Thirty years ago, as the post–Cold War era dawned, the United States formally transferred control of the U.S. Naval Base Subic Bay to the Philippine government. The Washington Post reported on Nov. 24, 1992, that the transfer ended 94 years of U.S. military presence in the archipelago. The previous year saw American air forces depart from Clark Air Base. The United States seized the Philippines from Spain after its victory in the Spanish–American War in 1898. But with a new Cold War brewing in the western Pacific, Kyodo News reports that the U.S. Navy will likely return to Subic Bay as part of a U.S.–Philippines Enhanced Defense Cooperation Agreement.
The United States still honors the 1951 Mutual Defense Pact with the Philippines, and relations between the two countries, which worsened during the presidency of Rodrigo Duterte, have since improved after Ferdinand Marcos Jr. became president. Marcos, son and namesake of a former Philippine president who was a staunch U.S. ally during the Cold War, reaffirmed the importance of the alliance with the United States soon after taking office in the summer of 2022.
Geography makes the Philippines a crucial anchor in a series of island arcs in the western Pacific that the United States and its allies in the region can use to contain China and its strategic partner Russia. In 1957, political geographers Hans Weigert and Eric Fischer produced a map of East Asia and the western Pacific that every American strategist and policymaker should display on his or her office wall. Weigert and Fischer described a “succession of marginal seas defined by an almost interminable chain of islands and archipelagos.”
“The continental mainland,” Weigert and Fischer noted, “is separated everywhere from the open oceans by a succession of partly enclosed seas, each protected and easily defended on the Pacific side by curving peninsular and island barriers.” The island arcs extend from the Aleutians to the Kuriles, to the main islands of Japan, to the southern Korean Peninsula, to the Ryukyus and Taiwan, then to the Philippines, Borneo, Australia, and Indonesia. The more U.S. and allied military power is based on and along these island chains, the more readily China can be contained in the western Pacific.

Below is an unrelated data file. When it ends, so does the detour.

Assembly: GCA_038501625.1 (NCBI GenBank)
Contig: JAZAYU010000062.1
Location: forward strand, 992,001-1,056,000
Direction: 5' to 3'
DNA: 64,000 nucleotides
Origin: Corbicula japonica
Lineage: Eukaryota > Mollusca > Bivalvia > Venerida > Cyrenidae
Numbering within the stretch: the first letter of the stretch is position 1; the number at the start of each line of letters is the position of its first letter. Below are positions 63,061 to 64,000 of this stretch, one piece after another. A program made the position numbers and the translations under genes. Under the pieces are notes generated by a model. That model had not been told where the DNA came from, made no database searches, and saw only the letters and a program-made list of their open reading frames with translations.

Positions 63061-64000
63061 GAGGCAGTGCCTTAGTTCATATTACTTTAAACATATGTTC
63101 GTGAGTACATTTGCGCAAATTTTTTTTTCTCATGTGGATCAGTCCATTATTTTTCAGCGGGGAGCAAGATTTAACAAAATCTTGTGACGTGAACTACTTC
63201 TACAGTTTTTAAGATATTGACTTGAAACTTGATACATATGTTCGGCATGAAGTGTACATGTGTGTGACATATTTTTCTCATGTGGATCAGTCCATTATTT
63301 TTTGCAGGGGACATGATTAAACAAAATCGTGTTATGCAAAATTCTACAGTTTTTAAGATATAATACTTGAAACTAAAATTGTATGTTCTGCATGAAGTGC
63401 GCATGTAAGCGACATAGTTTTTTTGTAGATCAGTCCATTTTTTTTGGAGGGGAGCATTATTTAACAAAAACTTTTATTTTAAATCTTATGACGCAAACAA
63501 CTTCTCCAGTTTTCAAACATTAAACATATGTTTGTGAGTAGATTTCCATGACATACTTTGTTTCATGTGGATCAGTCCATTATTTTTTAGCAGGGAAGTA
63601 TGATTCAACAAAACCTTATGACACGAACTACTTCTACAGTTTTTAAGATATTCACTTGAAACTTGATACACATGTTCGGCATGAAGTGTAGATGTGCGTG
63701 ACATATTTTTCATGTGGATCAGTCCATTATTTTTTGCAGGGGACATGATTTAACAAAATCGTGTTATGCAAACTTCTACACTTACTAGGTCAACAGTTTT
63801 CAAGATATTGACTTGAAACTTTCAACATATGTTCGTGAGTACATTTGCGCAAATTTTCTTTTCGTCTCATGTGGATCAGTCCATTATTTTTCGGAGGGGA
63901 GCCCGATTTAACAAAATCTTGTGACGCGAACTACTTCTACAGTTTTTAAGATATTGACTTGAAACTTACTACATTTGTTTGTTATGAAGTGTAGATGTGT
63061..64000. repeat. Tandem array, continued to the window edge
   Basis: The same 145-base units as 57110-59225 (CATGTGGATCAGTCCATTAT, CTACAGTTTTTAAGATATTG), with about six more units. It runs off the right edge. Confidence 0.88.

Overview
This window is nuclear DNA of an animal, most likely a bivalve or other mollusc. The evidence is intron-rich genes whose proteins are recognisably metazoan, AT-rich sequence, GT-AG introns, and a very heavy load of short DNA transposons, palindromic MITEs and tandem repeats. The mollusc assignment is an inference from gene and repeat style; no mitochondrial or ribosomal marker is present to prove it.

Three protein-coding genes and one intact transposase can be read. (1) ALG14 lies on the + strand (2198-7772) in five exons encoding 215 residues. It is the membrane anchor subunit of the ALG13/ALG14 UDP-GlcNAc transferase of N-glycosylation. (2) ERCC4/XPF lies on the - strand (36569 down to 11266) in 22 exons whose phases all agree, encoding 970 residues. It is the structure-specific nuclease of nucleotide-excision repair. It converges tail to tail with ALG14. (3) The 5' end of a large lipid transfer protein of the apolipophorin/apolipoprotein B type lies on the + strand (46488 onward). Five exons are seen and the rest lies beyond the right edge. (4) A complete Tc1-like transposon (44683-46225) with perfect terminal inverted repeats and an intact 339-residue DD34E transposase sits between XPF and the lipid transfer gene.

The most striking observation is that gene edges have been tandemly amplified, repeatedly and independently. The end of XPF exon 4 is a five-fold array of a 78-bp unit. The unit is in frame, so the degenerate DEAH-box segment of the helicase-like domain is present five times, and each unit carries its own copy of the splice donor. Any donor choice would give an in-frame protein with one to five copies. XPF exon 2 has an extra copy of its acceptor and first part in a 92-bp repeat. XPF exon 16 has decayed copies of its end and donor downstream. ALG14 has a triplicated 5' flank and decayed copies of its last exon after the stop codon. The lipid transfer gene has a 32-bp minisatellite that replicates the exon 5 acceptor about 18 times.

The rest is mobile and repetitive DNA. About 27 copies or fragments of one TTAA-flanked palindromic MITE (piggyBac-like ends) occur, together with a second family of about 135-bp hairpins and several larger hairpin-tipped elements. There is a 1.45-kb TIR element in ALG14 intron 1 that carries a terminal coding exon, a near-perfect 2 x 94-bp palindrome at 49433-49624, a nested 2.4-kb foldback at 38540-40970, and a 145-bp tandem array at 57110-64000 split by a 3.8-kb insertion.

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In his famous “Old Soldiers Never Die” address to Congress in 1951, Gen. Douglas MacArthur observed that the United States controls the Pacific Ocean “by a chain of islands extending in an arc from the Aleutians to the Mariannas [sic],” from which U.S. sea and air power can “dominate … every Asiatic port from Vladivostok to Singapore … and prevent hostile movement into the Pacific.” The same holds true today.
China’s military buildup — both conventional and nuclear — and its aggressive actions in the western Pacific have rightly, if belatedly, focused the minds of policymakers in the United States and its regional allies. Even the Biden administration, which has gone out of its way to avoid characterizing U.S. policy as “containment,” has appreciated the importance of the Philippines to U.S. security interests in the region. And while the United States has operated in the Philippines under a Visiting Forces Agreement since 1998, the impending return to Subic Bay and possibly five other locations on the archipelago is a clear indication that U.S. policymakers view the Philippines as critical to its western Pacific defense perimeter.
A few days ago, a senior Philippine defense official strongly criticized Chinese naval incursions into portions of the South China Sea claimed by Manila. China claims the entire South China Sea as its waters and has ignored rulings by The Hague’s Permanent Court of Arbitration that dismissed China’s claims.
Between 1898 and 1992, the U.S. maintained a large military presence in the Philippines, except from May 1942, when U.S. forces surrendered to Japan on Corregidor Island, to Oct. 20, 1944, when MacArthur fulfilled his promise to return. After U.S. forces took back Corregidor in early March 1945, MacArthur held a ceremony that involved raising the American flag once more on the flagpole on the edge of the parade field on Corregidor. MacArthur memorably remarked: “I see the old flagpole still stands. Have your troops hoist the colors to its peak, and let no enemy ever haul them down.” Three decades after U.S. forces left the Philippines, it appears they have returned.